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[My hilarious blogging friend, Brian Lageose, wrote about epic Texas road tripping here, and it reminded me of my honeymoon.]

A long time ago in a galaxy state far, far away…

Okay, it was actually Texas in the eighties, and my sister and I were on our honeymoon. The Hub and I had just gotten married, and my sister and her husband recently eloped, but none of us had any money. Her new husband had to get back to work, and the Hub flew back to Virginia, where classes were about to start with him as newly-minted professor. My sister had some vacation time, so when she offered to help me drive my car from my parents’ house in California to my new home in Virginia, we decided it was as close as either of us was likely to get to an actual honeymoon.

It was January, and we were starting from Los Angeles, so we decided to drive what was left of old Route 66.

Route 66—”Main Street of America”, “Will Rogers Highway”, or simply “The Mother Road”—was commissioned in 1926 and finally decommissioned in 1985. It stretched from the Pacific Ocean’s Santa Monica Pier in California to Chicago’s Lake Shore Drive on Lake Michigan. For half a century, Route 66 meant fast food, faster cars, and the fastest route to California for everyone from migrants fleeing the Dust Bowl and depression to young families bound for Disneyland. [Image credit: Route 66 (nostalgic Version) by jonathan nickens]

We went first to the Grand Canyon, where we bought postcards for our husbands that said, “Having a wonderful honeymoon. Wish you were here.” But we didn’t stay long, because:

  1. The famous mule ride tours cost more than both our wedding dresses put together. [NOTE: not a high bar…]
  2. I thought a successful marriage meant I should hang out in the same state as my husband, a delusion which my sister was incredibly nice about not murdering me in my sleep for repeating ad nauseam supporting. [Over the years, the Hub and I have refined this to a rule guideline suggestion that we try to tell each other which state and/or country we are each in, which we credit for a long marriage that has not (yet anyway) involved homicide charges.]
  3. We were on a fast-food research mission to determine which was superior— California’s iconic In-N-Out Burger or Texas’ Whataburger. Don’t laugh: it was a long time ago, and there weren’t nearly so many of either restaurant (plus we had never even heard of Shake Shack or Five Guys).

As Californians, we had, of course, already done epic research into In-N-Out, and were pretty sure that Texas wouldn’t be able to compete. To this day, I don’t know the answer. That’s because shortly after we crossed the border from New Mexico into Texas, we noticed a police car speeding down the freeway from the opposite direction, lights and siren flashing. To our amazement, it pulled level with us, made a U-turn cut across the divider to come up behind my little car, then pulled us over and proceeded to issue a speeding ticket.

We were furious. Not because we weren’t speeding—odds are that we were, but it was Texas (and we’d been driving in a straight line for hours with every other car on the road passing us like we were standing still)—but because there was absolutely no way that officer could possibly have clocked us. He took my drivers license and informed me that the ticket would be a suspiciously round $100**.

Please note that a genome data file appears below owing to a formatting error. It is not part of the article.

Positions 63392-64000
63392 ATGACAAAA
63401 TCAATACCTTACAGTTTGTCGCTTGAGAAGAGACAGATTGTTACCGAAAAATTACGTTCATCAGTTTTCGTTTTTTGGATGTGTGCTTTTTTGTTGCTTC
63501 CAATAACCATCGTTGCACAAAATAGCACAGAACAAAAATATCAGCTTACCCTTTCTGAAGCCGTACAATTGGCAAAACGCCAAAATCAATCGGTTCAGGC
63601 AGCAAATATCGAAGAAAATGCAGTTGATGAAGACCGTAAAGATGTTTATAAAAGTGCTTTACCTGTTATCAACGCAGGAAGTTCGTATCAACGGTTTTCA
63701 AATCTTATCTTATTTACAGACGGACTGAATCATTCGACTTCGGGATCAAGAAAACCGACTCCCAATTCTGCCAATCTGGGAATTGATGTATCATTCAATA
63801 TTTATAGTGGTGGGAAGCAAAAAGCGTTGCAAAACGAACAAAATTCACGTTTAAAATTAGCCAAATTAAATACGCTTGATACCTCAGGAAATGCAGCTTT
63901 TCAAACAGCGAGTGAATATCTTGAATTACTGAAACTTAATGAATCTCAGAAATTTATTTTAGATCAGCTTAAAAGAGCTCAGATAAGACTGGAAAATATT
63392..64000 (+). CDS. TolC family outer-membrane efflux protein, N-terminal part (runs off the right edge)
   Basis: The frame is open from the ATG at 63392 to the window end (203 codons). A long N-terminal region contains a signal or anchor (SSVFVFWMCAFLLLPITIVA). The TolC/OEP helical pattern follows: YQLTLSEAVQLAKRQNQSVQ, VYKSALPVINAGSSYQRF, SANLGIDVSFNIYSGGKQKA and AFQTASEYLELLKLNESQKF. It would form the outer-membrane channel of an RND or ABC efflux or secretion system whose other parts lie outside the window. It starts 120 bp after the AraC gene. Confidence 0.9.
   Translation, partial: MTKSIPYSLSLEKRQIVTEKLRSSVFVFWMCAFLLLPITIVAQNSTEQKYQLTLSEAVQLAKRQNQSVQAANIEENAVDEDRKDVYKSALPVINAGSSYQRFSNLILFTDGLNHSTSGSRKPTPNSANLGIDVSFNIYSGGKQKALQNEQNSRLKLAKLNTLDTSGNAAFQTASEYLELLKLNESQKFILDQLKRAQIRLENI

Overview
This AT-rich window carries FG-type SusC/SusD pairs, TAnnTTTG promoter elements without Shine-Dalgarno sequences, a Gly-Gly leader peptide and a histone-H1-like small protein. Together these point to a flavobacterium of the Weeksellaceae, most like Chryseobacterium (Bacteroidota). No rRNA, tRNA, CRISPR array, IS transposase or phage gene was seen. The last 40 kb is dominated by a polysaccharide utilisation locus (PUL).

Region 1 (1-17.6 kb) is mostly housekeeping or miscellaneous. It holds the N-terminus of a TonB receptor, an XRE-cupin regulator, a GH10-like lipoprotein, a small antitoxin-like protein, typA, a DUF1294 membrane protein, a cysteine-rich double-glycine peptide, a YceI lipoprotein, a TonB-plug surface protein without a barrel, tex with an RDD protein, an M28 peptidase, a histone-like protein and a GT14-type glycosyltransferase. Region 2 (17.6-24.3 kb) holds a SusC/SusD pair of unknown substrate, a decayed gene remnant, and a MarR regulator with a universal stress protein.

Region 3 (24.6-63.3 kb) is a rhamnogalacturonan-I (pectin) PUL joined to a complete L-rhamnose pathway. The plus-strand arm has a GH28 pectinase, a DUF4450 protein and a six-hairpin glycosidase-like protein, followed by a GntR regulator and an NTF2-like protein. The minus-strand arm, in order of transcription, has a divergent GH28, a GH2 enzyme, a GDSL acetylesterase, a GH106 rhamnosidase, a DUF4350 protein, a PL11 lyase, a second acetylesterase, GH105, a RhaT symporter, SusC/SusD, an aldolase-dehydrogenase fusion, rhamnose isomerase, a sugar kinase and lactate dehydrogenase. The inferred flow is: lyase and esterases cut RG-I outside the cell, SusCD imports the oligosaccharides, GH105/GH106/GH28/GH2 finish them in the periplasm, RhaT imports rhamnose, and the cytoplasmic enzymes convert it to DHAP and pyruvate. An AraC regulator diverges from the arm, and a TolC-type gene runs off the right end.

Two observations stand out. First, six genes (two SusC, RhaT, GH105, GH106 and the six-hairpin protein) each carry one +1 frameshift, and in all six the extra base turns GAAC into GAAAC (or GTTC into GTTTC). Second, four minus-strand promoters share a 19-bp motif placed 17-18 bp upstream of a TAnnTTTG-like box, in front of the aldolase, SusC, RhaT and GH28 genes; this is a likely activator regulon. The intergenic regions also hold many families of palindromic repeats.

**[NOTE for perspective: in 2019 dollars, that $100 is approximately equal to all the spare cash you have in the world until next payday, minus $20 and the potential refund for four wedding present place settings of Noritake china that you intend to return to Macys if you think your mother won’t find out.]

“No. Friggin. Way,” I assured my sister. Sure I was driving a car full of brand new wedding presents, but in the 1980s that meant I was transporting several fondue sets, a disturbing number of macrame plant holders, some old wine bottles artistically melted into ashtrays, a silver-plated toast rack, and a few items that puzzled us for decades (such as the wooden mallet with the intricately-carved wooden rings which I assumed was some sort of marital-aid but eventually discovered to be a cocoa-frother). None of them was going to fetch the $100 needed to ransom my drivers license or keep my car insurance rates from taking a disastrous leap, and I was pretty sure that sheriff wouldn’t take the new Cuisinart or the three-tier folding silver cake server in trade either. No, I would have to fight this  outrage myself—for truth, justice, the American Way, and to have enough money left for Whataburgers research.

The sheriff wasn’t impressed, but told me to follow him back to town where he made a phone call to tell the local judge we’d requested a hearing. As we waited, we asked if there was a Whataburger in town, but he said he’d never heard of them. At last, the judge was ready for us and the sheriff ushered us into the courtroom, conveniently located across the hall from his office (which also appeared to double as his house). He introduced us to the judge—his wife. My sister and I looked at each other, paid the $100, and drove without stopping until we were out of Texas.

Three things did come out of that trip through Texas. Somehow that “speeding” ticket/tax-on-having-a-California-license-plate-in-Texas never showed up on my record or affected my insurance rates. My quest for the ultimate roadtrip burger has successfully continued over the years—BurgerMaster!—without (so far) any unfortunate cardiac-related incidents. And The Hub and I finally took a real honeymoon which only involved a minimal amount of jail time, but that’s for another blog.

But I’ll probably never know about Whataburgers vs In-N-Out.

BurgerMaster, Bellevue Washington. [moans]

What’s your best roadtrip food experience? Worst roadtrip legal encounter?